Polyphenols and carotenoids are among the most widely-studied natural antioxidants. Their photoprotective effects were the subject of an article in the Annual Review of Nutrition2
. According to its authors, carotenoids are particularly effective at protecting the skin and eyes, two areas of the body significantly affected by ultraviolet radiation. In the skin, carotenoids may, in particular, reduce sunburn intensity. Carotenoid blends have thus been formulated offering these protective effects. The formulation Carottol™
from Supersmart includes beta-carotene, lutein and lycopene. Certain polyphenols similarly offer photoprotective effects. They include catechins, present in green tea, which have been shown to reduce the harmful effects of sun exposure. Researchers have, in particular, observed benefits against skin damage, sunburn and lipid peroxidation. An extract of green tea standardised in catechins
is now available offering the skin-protective benefits of green tea polyphenols.
Protecting your ‘sun resistance’ for an optimal tan
Maintaining your sun resistance while tanning
Some people have greater resistance to the sun than others. Research shows that each of us has an innate ability to withstand a certain amount of ultraviolet rays. Such inherent sun resistance is not, however, renewable and becomes depleted over a lifetime. It varies according to phototype - the amount of melanin in our skin. Production of melanin increases as a reaction to the sun’s rays, resulting in tanning of the skin. However, this very much depends on the quality and quantity of melanin which is why researchers are interested in the potential of melanin supplementation to speed up the tanning process.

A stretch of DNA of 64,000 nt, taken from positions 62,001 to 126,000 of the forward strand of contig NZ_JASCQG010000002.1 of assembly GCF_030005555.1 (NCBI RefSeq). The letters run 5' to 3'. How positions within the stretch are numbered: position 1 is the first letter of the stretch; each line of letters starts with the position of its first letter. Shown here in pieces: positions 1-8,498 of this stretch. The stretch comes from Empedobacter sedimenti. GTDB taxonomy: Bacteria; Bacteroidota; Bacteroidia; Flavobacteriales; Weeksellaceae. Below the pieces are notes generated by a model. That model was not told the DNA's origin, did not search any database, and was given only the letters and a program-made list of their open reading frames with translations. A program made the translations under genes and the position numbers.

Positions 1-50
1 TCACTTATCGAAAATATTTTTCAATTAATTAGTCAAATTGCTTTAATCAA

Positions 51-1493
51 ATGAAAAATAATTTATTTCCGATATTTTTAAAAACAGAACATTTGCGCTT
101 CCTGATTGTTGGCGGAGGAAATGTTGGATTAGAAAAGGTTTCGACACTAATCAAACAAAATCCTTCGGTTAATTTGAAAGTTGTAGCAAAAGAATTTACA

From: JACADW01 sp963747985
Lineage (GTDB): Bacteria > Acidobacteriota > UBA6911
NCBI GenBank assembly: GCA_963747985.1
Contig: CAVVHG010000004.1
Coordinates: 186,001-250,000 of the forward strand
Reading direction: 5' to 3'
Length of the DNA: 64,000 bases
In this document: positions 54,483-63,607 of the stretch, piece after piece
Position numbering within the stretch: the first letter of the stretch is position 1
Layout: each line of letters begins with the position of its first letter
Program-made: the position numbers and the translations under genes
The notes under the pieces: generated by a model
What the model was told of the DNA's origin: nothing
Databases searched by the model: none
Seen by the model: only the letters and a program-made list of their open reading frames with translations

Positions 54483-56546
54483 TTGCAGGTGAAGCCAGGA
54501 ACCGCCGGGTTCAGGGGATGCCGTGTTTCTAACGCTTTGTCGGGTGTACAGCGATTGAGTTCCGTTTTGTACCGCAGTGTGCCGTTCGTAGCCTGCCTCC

Why choose melanin supplements?
Research has identified two natural forms of melanin: pheomelanin which has a lighter red/yellow colour, and eumelanin which is darker brown/black. Published in the journal Photochemistry and Photobiology3
, a study has shown that eumelanin has a greater photoprotective effect than pheomelanin. It reduces and destroys free radicals generated by exposure to the sun. It also acts as a physical barrier, filtering out UV rays. Levels of eumelanin are three to six times higher in people with dark skin than in their fair-skinned counterparts which is why the latter are considered to be more sensitive to the sun. In addition, the quantity and quality of melanin has been shown to have an impact on the intensity and duration of a suntan. Research has enabled the development of melanin-rich dietary supplements that offer the protective and tan-enhancing benefits of this pigment. One such product is Tan-Aid from Supersmart
, formulated from a keratin hydrolysate from the wool of black sheep which is naturally rich in melanin.
> Sources :
1. S. Guillou, S. Ghabri, C. Jannot, E. Gaillard, I. Lamour, S. Boisnic, The moisturizing effect of a wheat extract food supplement on women’s skin: a randomized, double-blind placebo-controlled trial, International Journal of Cosmetic Science, Volume 33, Issue 2, April 2011, Pages 138–143.
2. Helmut Sies, Wilhelm Stahl, Nutritional protection against skin damage from sunlight, Annual Review of Nutrition, July 2004, Vol. 24:173-200.
3. Michaela Brenner, Vincent J. Hearing, The Protective Role of Melanin Against UV Damage in Human Skin, Photochemistry and Photobiology, Volume 84, Issue 3, May/June 2008, Pages 539–549.